JUDY WOODRUFF: But it's the deeds, the actual living out of his legacy that 9-year-old Yolanda King addressed at the recent March For Our Lives gun control rally in Washington. The granddaughter of Martin Luther King and Coretta Scott King had a call to action of her own.
YOLANDA KING, Granddaughter of Martin Luther King Jr.: My grandfather had a dream that his four little children will not be judged by the color of their skin, but by the content of their character. I have a dream that enough is enough.
YOLANDA KING: And that this should be a gun-free world, period.
JUDY WOODRUFF: Yet King's dream are still largely unfulfilled. According to a new Associated Press poll, just over half of all Americans, including 79 percent of blacks and 44 percent of whites, said African-Americans continue to face disadvantages to getting ahead. This week's events were intended try to bear witness to the words of Martin Luther King, and maybe help fulfill more of his vision. King himself laid out in a 1968 sermon, which came to be known as the Drum Major Instinct, how he would like to be remembered. He spoke then at the Ebenezer Baptist Church in Atlanta:
MARTIN LUTHER KING JR: Yes, if want to say that I was a drum major, say that I was a drum major for justice. Say that I was a drum major for peace. I was a drum major for righteousness. And all of the other shallow things will not matter.
I won't have any money to leave behind. I won't have the fine and luxurious things of life to leave behind. But I just want to leave a committed life behind.
1.known as 被称为
So, as I said to you, natural medicine is also known as holistic medicine
2.rise up 起义
He incited them to rise up against their officers.
3.live out 活
Gein did not stand trial but lived out his days in a mental asylum...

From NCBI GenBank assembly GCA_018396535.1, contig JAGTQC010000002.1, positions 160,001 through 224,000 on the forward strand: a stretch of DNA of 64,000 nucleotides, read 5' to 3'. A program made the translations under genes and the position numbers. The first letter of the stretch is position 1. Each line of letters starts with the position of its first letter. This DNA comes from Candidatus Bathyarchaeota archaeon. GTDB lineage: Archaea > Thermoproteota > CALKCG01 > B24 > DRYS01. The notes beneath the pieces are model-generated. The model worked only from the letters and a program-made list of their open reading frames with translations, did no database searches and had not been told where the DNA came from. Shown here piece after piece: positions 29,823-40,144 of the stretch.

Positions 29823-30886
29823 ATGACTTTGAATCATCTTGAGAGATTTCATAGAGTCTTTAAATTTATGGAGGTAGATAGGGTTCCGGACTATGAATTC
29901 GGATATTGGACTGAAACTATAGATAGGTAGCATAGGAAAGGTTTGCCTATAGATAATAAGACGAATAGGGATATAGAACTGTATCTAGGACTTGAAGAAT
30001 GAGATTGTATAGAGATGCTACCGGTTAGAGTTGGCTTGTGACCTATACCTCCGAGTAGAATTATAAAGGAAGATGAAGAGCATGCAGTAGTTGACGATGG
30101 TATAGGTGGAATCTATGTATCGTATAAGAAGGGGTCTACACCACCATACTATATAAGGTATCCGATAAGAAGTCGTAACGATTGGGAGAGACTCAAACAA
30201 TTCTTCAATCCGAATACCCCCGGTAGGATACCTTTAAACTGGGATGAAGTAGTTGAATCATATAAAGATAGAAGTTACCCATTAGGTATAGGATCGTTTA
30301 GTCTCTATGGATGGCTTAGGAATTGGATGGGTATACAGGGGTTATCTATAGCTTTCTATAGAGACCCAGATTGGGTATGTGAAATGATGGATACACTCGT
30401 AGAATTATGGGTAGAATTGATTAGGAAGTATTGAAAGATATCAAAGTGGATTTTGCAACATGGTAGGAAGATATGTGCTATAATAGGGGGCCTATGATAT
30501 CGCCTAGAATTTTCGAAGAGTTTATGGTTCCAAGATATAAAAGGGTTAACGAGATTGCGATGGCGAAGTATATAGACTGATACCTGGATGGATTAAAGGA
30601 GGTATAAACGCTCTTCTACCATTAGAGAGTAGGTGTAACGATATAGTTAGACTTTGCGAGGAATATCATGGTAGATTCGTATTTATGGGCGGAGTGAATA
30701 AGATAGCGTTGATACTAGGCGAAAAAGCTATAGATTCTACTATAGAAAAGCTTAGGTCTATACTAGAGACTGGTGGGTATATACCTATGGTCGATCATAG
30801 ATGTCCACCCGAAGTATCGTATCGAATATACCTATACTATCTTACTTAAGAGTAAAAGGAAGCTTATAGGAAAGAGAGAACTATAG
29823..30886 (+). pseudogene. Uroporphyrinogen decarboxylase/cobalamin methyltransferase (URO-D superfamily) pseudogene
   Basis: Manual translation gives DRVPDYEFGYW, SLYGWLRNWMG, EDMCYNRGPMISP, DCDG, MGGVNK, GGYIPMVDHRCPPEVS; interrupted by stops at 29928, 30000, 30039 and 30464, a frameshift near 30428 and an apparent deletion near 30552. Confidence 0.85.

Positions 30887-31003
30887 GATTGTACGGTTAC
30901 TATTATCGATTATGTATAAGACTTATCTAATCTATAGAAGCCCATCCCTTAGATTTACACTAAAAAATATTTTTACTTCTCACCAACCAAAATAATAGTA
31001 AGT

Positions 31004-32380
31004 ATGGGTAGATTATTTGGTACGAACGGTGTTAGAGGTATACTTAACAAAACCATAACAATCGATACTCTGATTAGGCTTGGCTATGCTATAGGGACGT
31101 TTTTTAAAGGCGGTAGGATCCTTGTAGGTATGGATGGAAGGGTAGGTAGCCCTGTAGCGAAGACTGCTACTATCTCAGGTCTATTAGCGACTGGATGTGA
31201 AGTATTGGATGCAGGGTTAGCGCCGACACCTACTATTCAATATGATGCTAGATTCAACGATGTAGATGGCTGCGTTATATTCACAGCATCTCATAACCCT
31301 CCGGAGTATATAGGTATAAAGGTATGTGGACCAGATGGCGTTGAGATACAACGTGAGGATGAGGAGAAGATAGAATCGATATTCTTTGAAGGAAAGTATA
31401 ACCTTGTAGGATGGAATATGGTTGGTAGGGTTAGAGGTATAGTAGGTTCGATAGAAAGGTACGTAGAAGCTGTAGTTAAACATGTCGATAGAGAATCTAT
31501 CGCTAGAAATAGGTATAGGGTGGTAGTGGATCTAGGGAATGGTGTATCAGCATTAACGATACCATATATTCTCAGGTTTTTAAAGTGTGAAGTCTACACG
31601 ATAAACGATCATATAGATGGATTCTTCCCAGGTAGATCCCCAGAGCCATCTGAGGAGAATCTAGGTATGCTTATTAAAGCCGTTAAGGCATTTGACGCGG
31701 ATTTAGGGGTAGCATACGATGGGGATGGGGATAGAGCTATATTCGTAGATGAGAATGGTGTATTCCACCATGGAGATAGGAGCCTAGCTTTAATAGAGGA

It is self-evident that we will never have enough resources to meet the demand.
茱蒂·伍德瑞夫：1968年4月4日，尊敬的马丁·路德·金在田纳西州孟菲斯一个旅馆的阳台上遭到枪杀1968年,民权领袖在孟菲斯发表了他的顶峰演讲 。。他的死真正改变了世界 。报道伊始，我们首先来回顾一下金博士的遗产，以及为什么50年后，他的抗争仍在继续 。本周老少三代在美国61号公路重溯马丁·路德·金的足迹 。
朱迪·伍德瑞夫：他于今年四月初抵达孟菲斯，支持环卫工人罢工，当时他正计划在首都举行大规模游行，即所谓“穷人运动”。 但他于4月4日被詹姆斯·厄尔·雷伊暗杀 。接下来是取而代之的思考 。马丁·路德·金遇刺后引发骚乱，此次骚乱也被称为“圣周起义”，是美国内战以来所经历的最为严重的社会动荡 。他逝世前的头几年里，浸礼牧师使用了他著名的非暴力和不服从的策略 。1955年，金领导了蒙哥马利汽车联合抵制，1962年，作为南方基督教领袖会议的首脑，他在格鲁吉亚奥尔巴尼，发动了一场反对种族隔离的运动，但未获成功 。1963年，他协助组织了亚拉巴马州伯明翰的非暴力抗议活动 。随后，1963年3月，在华盛顿，他发表了著名演说《我有一个梦想》 。
茱蒂·伍德瑞夫：1965年，他帮助组织了塞尔马-蒙大拿和平大进军，并发展到芝加哥，反对“居住隔离”。在他生命的最后几年里，他扩大了重点，将反对贫穷以及反对越南战争囊括其中 。随着这一事件的发生，在1964年获得诺贝尔和平奖后，金的声望开始下降 。随着他将注意力他将注意力从南方民权问题转移到北境，解决那里的种族隔离以及贫困问题，他开始丧失势头 。1966年，盖洛普民意测验发现，美国人中，金在美国人中的不支持率接近七成 。今天，人们在华盛顿纪念碑缅怀他，希望将他的话与当今的斗争联系起来 。在全国各地，他的贡献被世人铭记，美国数以百计的街道重新命名，以他为荣 。各地的孩子们在“马丁路德金纪念日”阅读并重演它的演讲——《我有一个梦想》 。“马丁路德金纪念日”是一个联邦假日，由国会投票产生，并于1983年，由罗纳德·里根总统签署，写入律法 。
茱蒂·伍德瑞夫：但是金的梦想仍然远未实现。根据美联社的一份最新调查显示，认为非洲裔美国人在发展中仍面临劣势的美国人超过一半，这其中包括79%的黑人以及44%的白人 。本周的事件试图见证马丁·路德·金的话，也许这有助于实现他更多的理想 。1968年，金亲自设了布道，这后来被称为 Drum Major Instinct，他是多么希望被人们记住 。随后他在亚特兰大的埃比尼泽浸信会上说：
马丁·路德·金：是的，如果说我具有成为领袖的本能，那么就请说我是一个倡导正义天生领袖。说我是一个倡导和平天生领袖 。说我是一个倡导正直天生领袖 。所有其他肤浅的事情都无关紧要 。我没有钱留给后人 。美好奢侈的东西也不会留下 。但我只想留下一个忠诚的生命 。